Songs of Willow Frost is a coming of age story set in Seattle, Washington. The main time period is 1934, the height of the Depression.
Twelve year-old William is the only Asian child at Sacred Heart Orphanage. His best friend is Charlotte, the only blind orphan. Many of the children at Sacred Heart, including William and Charlotte, are not “real” orphans. They have been deserted by parents either unable or unwilling to care for them. Despite her milky blue eyes, Charlotte sees her family clearly, most of her relatives are in prison and she knows she is better off without them.
William, however, has beautiful tender memories of his mother, who was carried out of their apartment limp and bleeding when he was only six. He longs to see her again, and when he sees starlet Willow Frost in a movie newsreel, her face and voice are so hauntingly familiar, he dares to dream she might be his long lost mother. The actress is coming to Seattle on a brief tour and William plans to escape the orphanage to see her in person. But, Charlotte, who loves William, will not be left behind, and he begins his impossible quest with a blind girl to lead and care for.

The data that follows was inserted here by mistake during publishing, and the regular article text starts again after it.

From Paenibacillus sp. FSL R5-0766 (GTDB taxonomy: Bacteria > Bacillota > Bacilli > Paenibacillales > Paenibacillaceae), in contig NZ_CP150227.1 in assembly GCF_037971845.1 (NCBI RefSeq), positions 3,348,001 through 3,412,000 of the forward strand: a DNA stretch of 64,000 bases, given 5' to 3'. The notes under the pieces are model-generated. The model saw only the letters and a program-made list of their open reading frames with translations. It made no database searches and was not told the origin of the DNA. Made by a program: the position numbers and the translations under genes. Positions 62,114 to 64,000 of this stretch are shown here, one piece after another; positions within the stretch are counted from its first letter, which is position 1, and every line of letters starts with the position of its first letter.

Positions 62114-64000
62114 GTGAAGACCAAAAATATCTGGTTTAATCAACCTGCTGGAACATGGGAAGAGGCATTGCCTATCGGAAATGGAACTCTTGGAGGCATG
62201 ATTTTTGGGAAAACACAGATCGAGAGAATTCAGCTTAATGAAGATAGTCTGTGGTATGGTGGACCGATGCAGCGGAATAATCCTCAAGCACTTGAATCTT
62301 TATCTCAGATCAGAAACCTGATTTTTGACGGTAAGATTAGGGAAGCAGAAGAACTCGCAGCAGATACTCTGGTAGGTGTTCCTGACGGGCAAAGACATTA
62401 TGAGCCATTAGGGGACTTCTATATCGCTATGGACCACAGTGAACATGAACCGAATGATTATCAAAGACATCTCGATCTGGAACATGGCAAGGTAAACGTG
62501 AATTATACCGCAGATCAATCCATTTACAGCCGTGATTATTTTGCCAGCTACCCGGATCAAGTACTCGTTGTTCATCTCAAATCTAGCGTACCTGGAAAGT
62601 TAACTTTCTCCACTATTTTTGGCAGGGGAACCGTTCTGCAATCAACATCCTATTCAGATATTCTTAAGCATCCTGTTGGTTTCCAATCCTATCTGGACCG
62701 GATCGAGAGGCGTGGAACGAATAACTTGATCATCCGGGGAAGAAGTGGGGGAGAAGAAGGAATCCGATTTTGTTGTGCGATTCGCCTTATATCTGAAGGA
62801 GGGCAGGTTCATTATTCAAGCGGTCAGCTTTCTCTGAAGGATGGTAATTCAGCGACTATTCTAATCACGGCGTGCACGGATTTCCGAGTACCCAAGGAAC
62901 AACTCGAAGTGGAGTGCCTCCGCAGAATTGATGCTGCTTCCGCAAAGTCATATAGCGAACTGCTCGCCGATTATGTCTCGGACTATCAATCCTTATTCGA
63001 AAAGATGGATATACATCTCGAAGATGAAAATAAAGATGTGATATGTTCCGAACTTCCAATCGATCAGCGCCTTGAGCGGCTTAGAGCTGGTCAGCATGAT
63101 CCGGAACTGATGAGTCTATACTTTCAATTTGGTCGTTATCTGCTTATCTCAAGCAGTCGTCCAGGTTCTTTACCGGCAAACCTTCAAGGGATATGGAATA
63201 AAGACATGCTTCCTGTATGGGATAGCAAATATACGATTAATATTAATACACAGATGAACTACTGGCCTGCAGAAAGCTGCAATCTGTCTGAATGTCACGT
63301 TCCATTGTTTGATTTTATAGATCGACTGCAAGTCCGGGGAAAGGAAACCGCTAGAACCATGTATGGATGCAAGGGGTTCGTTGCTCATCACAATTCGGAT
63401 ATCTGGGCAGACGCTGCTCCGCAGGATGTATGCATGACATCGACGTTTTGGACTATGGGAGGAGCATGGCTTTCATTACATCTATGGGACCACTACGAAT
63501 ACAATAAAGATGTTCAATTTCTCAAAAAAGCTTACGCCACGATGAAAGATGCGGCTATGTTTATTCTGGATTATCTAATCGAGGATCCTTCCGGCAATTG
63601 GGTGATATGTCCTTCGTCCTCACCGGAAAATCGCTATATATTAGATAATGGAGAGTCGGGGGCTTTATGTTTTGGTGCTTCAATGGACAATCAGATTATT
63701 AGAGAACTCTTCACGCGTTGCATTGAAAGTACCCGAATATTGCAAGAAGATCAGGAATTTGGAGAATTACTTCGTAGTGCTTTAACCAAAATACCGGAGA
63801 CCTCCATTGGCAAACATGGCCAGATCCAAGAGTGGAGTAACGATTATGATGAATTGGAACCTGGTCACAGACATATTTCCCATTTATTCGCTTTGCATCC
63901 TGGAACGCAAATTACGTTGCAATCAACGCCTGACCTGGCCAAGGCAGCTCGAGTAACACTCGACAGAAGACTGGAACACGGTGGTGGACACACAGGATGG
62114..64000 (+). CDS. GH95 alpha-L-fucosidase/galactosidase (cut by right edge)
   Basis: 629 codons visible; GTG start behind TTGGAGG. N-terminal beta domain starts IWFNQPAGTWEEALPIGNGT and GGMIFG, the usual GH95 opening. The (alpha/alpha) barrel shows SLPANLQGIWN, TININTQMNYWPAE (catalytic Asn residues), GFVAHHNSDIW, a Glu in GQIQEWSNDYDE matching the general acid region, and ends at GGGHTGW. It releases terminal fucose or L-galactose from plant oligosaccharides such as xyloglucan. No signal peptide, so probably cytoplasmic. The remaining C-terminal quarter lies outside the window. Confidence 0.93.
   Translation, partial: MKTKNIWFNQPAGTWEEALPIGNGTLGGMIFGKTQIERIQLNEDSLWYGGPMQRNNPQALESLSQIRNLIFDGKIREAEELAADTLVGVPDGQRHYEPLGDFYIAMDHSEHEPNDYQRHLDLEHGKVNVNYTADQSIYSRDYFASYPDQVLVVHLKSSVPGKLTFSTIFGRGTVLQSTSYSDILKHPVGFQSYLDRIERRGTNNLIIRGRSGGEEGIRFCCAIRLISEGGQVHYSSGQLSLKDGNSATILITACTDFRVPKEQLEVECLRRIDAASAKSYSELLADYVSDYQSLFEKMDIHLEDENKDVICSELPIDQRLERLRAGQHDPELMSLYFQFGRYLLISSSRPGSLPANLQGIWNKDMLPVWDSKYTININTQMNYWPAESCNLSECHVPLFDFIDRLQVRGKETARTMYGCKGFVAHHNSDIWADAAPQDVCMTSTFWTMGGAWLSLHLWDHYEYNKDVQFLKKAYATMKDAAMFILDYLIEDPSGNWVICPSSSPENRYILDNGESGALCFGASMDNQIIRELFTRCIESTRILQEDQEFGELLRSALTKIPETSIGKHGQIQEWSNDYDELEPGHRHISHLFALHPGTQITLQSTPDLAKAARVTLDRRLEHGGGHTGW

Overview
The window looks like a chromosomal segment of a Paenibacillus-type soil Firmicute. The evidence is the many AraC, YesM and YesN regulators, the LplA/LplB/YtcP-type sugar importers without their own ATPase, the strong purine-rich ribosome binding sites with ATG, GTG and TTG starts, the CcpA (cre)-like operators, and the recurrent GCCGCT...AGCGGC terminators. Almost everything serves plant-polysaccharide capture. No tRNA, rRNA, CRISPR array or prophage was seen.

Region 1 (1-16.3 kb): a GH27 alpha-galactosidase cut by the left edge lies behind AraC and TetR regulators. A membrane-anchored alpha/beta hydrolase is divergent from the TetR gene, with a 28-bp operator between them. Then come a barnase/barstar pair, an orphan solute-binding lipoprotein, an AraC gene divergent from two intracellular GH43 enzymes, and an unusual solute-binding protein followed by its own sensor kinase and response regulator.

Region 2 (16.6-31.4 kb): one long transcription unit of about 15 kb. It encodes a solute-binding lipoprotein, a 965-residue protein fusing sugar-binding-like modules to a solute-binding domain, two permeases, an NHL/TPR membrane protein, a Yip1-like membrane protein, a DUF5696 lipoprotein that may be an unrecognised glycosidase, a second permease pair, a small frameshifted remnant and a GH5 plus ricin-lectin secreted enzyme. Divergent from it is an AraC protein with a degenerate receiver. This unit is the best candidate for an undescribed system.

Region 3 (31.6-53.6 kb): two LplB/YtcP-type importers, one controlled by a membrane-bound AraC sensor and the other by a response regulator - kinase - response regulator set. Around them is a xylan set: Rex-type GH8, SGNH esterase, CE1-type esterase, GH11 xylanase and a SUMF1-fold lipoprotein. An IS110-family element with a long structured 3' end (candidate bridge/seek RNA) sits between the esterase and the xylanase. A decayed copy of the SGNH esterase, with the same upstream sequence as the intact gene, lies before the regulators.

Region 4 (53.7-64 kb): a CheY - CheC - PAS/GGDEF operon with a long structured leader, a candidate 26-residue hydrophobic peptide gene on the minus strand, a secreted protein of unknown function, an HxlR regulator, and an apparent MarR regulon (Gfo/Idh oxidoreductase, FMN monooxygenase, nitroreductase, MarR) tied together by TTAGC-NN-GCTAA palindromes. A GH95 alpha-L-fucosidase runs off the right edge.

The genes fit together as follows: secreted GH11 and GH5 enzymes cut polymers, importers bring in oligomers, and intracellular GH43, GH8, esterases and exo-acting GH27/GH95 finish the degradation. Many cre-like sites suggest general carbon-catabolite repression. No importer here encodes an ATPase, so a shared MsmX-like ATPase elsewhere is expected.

There is a touch of Oliver Twist in this story. The orphanage is not a pleasant place and the squalid street and back alleys of Seattle are full of dangerous, desperate people. William knows that he is “no little orphan Annie” and he knows chances are everything will not turn out fine in the end for him, the way it does for Annie in the popular comic strip. But he is both resourceful and resilient and he keeps trying through defeat, discouragement, and devastating grief.
I don’t want to spoil it for another reader, so I’ll leave the details out. I loved the story, found both the characters and the setting unique and memorable.
Full disclosure: I received an Advanced Reader Copy from the publisher, as I often do. I’m not paid for my reviews and if I don’t like a book, I say so. This one, I liked a lot. You can buy a copy after September 10, 2013. View all my reviews